For some reason, yesterday was a mostly gloomy day for me. It started out all right I suppose. I woke up before the alarm and lay in bed for a while. Then, because my computer was sitting right there, I turned it on and picked up where I'd left off the night before, studying poems for the reading group. I find "preparing" Chinese poetry in this way very tedious. I never learned to enjoy Chinese poetry at all until I went to China and started learning it the way Chinese kids do, just by memorizing it and not worrying so much about allusions or hidden meanings. But for this reading group stuff, for me at least, it was back to the old way, the grad school way, lots of dictionary work. At least my classical Chinese has improved.
The reading group itself though... well, the Lama canceled at the last minute, so we had it without him. It's just never as fun without him. Add that to the fact that the subject matter doesn't do much for me... On the up side, I did sort of "lead" the discussion by virtue of the fact that I probably know the material best. Or at least the culture. Another positive aspect of the experience was that one of the group members, a painfully self-effacing "permanent adjunct" art historian--I'll call her SoSorry--really came out of her shell and gave us a bit of a presentation on our poet's connection with Chinese painting, complete with pictures. I like it when SoSorry does things like this, despite the profuse apologies that usually come with it.
Near the end of the session we got into an involved discussion of whether poets in the Tang edited or altered their poems (shi) after writing them. It's an interesting question, probably an empirical one, but none of us knew the answer so we argued from various related ideas. I argued that they didn't do much editing because of the occasional nature of the genre. One of the other members of the group argued that they did by analogy with Japanese poetic tradition, which he knows much better. Anyway, I ought to try to find out.
Another group member, E.T., followed me down to the el and wanted to chat. Periodically she gets lonely, and I feel for her. But she has a really difficult personality (previous post partly about her here). When I finally extricated myself, I was good and ready to go home.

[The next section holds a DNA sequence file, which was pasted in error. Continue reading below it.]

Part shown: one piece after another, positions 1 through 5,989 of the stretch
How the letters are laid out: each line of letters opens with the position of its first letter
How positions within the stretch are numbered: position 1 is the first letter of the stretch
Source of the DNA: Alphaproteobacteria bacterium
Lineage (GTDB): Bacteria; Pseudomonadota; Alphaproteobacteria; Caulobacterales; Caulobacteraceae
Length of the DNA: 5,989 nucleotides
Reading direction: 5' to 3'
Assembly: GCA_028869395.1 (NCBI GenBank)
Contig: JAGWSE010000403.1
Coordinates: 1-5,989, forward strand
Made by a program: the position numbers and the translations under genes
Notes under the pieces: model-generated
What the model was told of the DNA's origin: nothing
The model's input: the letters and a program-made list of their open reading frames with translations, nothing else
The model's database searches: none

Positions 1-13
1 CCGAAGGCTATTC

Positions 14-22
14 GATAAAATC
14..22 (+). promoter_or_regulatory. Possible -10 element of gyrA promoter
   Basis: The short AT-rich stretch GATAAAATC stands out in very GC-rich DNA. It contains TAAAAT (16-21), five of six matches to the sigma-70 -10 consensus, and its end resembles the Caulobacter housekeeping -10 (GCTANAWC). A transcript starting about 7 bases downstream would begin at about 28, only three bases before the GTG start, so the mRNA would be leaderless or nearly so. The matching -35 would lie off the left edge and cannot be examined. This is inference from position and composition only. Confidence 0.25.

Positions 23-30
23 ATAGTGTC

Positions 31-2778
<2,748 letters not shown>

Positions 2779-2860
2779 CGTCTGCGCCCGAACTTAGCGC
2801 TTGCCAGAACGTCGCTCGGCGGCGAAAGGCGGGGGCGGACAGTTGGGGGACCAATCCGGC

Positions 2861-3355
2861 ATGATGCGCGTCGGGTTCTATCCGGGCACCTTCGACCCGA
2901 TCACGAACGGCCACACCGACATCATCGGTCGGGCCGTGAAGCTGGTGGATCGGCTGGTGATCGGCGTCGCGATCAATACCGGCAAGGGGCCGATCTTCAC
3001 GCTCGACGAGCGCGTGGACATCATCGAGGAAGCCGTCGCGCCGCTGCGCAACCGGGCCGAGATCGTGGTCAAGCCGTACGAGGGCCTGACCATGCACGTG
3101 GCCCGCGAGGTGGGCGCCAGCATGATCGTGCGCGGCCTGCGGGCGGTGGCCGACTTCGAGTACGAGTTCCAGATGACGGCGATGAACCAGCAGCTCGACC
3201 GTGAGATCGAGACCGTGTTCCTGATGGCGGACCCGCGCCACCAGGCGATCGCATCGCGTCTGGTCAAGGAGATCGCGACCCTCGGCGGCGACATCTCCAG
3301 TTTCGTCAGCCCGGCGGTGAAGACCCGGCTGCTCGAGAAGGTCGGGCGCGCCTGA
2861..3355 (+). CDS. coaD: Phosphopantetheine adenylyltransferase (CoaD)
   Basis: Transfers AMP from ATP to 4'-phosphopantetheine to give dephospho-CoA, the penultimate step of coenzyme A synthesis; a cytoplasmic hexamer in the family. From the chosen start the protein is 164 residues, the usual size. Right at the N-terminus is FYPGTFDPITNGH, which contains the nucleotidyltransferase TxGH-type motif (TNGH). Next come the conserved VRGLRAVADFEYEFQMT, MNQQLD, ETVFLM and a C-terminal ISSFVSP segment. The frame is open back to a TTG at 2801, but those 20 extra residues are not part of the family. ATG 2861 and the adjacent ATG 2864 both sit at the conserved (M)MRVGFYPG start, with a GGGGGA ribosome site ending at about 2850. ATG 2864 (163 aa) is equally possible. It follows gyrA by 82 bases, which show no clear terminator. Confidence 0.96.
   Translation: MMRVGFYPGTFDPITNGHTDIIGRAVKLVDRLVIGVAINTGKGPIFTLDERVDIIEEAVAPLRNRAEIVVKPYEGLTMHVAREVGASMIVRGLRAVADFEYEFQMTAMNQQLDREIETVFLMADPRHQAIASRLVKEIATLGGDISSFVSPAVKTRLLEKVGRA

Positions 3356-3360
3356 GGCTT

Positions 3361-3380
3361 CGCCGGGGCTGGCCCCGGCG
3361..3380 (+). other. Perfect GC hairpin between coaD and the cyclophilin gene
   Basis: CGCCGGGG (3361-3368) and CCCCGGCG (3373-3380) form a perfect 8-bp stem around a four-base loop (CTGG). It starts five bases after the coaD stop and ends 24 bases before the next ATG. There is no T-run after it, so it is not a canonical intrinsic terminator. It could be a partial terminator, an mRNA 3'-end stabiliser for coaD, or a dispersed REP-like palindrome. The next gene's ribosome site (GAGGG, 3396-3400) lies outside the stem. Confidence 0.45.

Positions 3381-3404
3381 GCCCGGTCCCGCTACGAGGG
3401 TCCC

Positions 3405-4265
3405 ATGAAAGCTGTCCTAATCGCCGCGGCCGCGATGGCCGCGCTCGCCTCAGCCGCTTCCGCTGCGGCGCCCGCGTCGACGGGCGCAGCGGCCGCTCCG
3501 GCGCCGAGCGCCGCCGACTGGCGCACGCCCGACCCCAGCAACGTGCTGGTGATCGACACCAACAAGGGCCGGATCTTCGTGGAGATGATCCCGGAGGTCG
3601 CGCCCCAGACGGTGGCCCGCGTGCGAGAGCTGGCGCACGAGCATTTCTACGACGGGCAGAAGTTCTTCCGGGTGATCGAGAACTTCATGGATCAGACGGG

Back at home, I put in a decent afternoon of work, but it's one of those ebb points in writing. I have the outlines of what I want to say, but to actually write it I have to put in some time casting about and finding some concrete evidence. I tend to feel back about myself when I can't put in the pages. So though I did some good investigations, no increase in the word count, sigh.
Another thing that was weighing on my mind was I got a call from one of the Chinese boys I met a few days ago (described here). In some fit of camaraderie, I'd exchanged phone numbers with him, and he called to see if I wanted to do some language practice. Mind you, I don't usually go giving out my phone number to strangers I meet at the bus stop. But sometimes you just have an okay feeling about someone. And in fact, I had a perfectly okay feeling talking to him too. He was perfectly polite and correct on the phone (also knows I'm married, I made sure of that), just a friendly gesture. So I decided to try meeting him for coffee and language exchange; I should really try to make more Chinese friends, and maybe I'd be less intimidated by people who aren't crusty academics. Still, after I agreed I felt very nervous. I always do when I commit to some social activity, especially with someone I don't know very well, but with pretty much everyone. I just have an unreasoning dread, though it almost always turns out fine. Pocket of Bolts, when I told him, encouraged me, saying it's a good idea and I should go for it. Well, we'll see how it goes.
I had a good long workout in the evening, and a late dinner: brown rice, a fried egg, some jangjarim (sp?--soy sauce cooked beef), and kimchee, sliced cucumber salad on the side. As for the evening, I just frittered it away. Can't be working all the time. I missed Pocket of Bolts.
In the middle of the night (i.e., around 3 AM) he woke me up with a phone call. His ankle was hurting again and he couldn't sleep. You'd think I'd be annoyed to be woken up at such an hour, but not a bit of it--it gave me such a warm feeling that he should do that. In Chinese, the sloppy concept we know as "love" has finer gradations. There is aiqing, the "in love" feeling, heart-thumping passion and all that. And there is qinqing, the intimacy of daily togetherness, a family-feeling which is even deeper and more constant. Don't get me wrong, there's quite a lot of aiqing in my relationship with Pocket of Bolts, but in this case I was very much filled with qinqing. When someone you love so much needs you, even in a small way, you are deeply happy to be needed.